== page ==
The Cabinet Office is the centre of government. The Department is responsible for the constitution, for supporting the design and delivery of Government policy and for helping government to deliver the finest public services through more efficient working and attracting and developing the finest public servants.
The House of Lords has amended the Higher Education and Research Bill to ensure that HE institutions give their students the option to go on the electoral register. What will the Minister do to assist that process as statistics suggest that only 13% of students are registered at present? It would save both them and councils money.
As I stated in an earlier answer, I met Baroness Royall to discuss her amendment. I am committed to ensuring that more students are able to register easily, which will save money for electoral registration officers. I am working on looking at this process. The Cabinet Office funded the pilot in Sheffield in the first place, and we are determined to ensure that we carry on this work.
The Cabinet Office has set up a centre of expertise that is working with public bodies to understand the overall problem, agree and monitor aspirations for a reduction of fraud, and put in place standards for organisations. As a result of that work, we had the benefit of savings of £733 million for 2015-16.
The ministerial code clearly states that former Ministers require advice from the Advisory Committee on Business Appointments prior to announcing any new business appointments. ACOBA is unable to report on its advice retrospectively after a new post has been made public. Can the Minister explain why he gave different advice to the House during his response to the urgent question on Monday? Was it just a mistake, or have the rules conveniently been changed in the space of a week?
The hon. Gentleman has made his point very clear. ACOBA is coming to its determination and it will consider all the evidence in the round. It is important that it does so without my prejudicing its decision by passing comment.
Order. There is excessive noise, which is rather discordant and very unseemly. Let us have a bit of order for Mrs Sheryll Murray.
I am very concerned that the Liberal Democrats in Cornwall are not seeking to use the One Public Estate programme, which is set up precisely so they can save public money and direct it to the frontline. That is where they should be directing their efforts.
Fortunately for the right hon. Gentleman, he is not responsible for the Liberal Democrats—either in Cornwall or anywhere else.
I am as concerned as the hon. Gentleman will be. That is why we need to make sure that the independence of our statistics machine, to which other countries look for advice, is shown to the public to be the best in the world. That is what it is.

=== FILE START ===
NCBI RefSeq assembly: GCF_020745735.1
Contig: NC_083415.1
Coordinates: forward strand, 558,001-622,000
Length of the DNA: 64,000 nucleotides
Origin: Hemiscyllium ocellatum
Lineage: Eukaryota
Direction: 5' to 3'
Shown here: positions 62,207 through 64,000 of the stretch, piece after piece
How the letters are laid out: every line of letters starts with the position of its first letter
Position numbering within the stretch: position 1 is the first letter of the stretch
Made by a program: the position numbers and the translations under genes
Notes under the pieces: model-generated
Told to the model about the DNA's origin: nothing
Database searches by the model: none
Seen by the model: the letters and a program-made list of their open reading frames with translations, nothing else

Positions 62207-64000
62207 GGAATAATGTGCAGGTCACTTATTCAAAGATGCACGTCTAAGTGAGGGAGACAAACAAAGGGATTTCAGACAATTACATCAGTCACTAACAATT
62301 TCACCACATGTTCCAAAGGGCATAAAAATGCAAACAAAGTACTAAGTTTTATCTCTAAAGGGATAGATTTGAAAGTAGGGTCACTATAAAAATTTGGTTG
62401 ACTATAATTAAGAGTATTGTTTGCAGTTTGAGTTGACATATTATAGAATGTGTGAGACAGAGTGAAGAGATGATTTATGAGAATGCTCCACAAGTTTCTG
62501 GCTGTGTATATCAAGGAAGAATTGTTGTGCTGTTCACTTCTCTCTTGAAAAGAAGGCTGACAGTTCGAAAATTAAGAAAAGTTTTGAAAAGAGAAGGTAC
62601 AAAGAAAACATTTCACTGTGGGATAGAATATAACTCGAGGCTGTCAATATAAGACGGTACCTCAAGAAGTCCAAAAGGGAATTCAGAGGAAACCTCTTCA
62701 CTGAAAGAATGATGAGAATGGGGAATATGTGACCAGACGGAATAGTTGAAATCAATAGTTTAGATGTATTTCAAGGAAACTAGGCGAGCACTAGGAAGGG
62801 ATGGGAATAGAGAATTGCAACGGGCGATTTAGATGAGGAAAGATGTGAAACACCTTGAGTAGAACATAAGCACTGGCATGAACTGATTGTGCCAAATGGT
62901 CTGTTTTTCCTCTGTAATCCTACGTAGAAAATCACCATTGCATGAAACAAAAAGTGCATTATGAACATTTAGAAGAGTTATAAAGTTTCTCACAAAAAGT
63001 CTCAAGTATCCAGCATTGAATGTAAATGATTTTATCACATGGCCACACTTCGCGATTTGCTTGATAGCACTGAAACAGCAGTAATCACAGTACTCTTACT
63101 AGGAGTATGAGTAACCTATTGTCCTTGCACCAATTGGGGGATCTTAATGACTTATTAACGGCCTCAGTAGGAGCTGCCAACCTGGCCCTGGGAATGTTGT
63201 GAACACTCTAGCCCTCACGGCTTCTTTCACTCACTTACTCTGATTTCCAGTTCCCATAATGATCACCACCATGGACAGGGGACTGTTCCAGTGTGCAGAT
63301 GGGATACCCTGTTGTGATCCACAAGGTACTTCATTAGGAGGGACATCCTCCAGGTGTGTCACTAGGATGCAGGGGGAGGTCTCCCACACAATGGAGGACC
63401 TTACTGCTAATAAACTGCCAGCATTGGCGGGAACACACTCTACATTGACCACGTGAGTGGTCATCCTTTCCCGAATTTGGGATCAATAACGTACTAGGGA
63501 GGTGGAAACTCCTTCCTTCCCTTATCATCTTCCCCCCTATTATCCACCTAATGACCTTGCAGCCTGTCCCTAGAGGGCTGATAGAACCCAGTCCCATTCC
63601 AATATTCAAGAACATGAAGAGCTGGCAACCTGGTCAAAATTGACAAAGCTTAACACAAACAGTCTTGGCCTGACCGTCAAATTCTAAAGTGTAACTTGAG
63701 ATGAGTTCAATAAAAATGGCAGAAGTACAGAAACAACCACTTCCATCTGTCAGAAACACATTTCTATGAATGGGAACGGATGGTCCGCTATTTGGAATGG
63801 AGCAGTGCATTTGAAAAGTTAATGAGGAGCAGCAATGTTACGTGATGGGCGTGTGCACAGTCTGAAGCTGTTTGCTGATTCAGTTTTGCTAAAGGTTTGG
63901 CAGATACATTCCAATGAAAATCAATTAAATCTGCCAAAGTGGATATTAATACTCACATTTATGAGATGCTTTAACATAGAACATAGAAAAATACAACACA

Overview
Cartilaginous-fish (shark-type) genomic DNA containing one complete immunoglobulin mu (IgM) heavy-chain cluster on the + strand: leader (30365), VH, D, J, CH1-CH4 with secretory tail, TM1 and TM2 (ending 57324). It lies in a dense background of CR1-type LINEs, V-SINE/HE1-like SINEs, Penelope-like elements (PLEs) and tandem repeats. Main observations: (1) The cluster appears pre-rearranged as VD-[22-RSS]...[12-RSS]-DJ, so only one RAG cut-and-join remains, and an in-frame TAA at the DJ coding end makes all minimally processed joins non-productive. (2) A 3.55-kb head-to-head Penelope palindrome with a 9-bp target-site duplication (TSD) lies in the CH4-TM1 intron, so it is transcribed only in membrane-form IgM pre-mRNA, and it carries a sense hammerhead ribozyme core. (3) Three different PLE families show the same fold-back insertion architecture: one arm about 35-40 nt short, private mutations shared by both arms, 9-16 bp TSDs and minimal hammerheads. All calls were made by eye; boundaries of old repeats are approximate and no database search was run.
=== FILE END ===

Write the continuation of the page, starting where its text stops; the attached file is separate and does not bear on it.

We have made considerable progress. According to our original timetable, we will be able to release the results of the first part later this year. That will be a moment of reckoning for this country, as we face up to the serious challenges still ahead of us in making sure that everyone has an equal opportunity, no matter what their colour or background.
It is clear that on that issue the Electoral Commission has taken action against parties across the political divide. It is right, going forward, that we look at incremental ways in which we can reform party funding, but our elections are the most transparent in our democracy. They ensure the publication of spending and it is right that that should take place.
Order. There is far too much noise. The voice of Corby must be heard. I call Tom Pursglove.
My hon. Friend is right to point out that it was this Government who introduced new guidance to make sure that we could support the UK steel industry wherever possible. That has been well received by the industry, and I hope to be able to write to my hon. Friend quite shortly with the results of where we have got so far.
Order. So must the voice of Middlesbrough South and East Cleveland.
Will the Minister for Digital and Culture recuse himself from decisions on Government media policy, given his close relationship to the new editor of the London Evening Standard?
My right hon. Friend the Minister is a decent and honourable man, and he will make his own decision about his ministerial responsibilities. It is wrong to impugn his motives in the House, if I may say so.
Does the Minister intend to expand the One Public Estate initiative? It not only rationalises our public buildings for financial reasons, but gives us the opportunity to create better and more streamlined services for our residents.
My hon. Friend has it in one: not only does this initiative allow us to save costs so that we can direct money to the frontline, but it means that public services are far simpler for our citizens to deal with, because they are located in one place.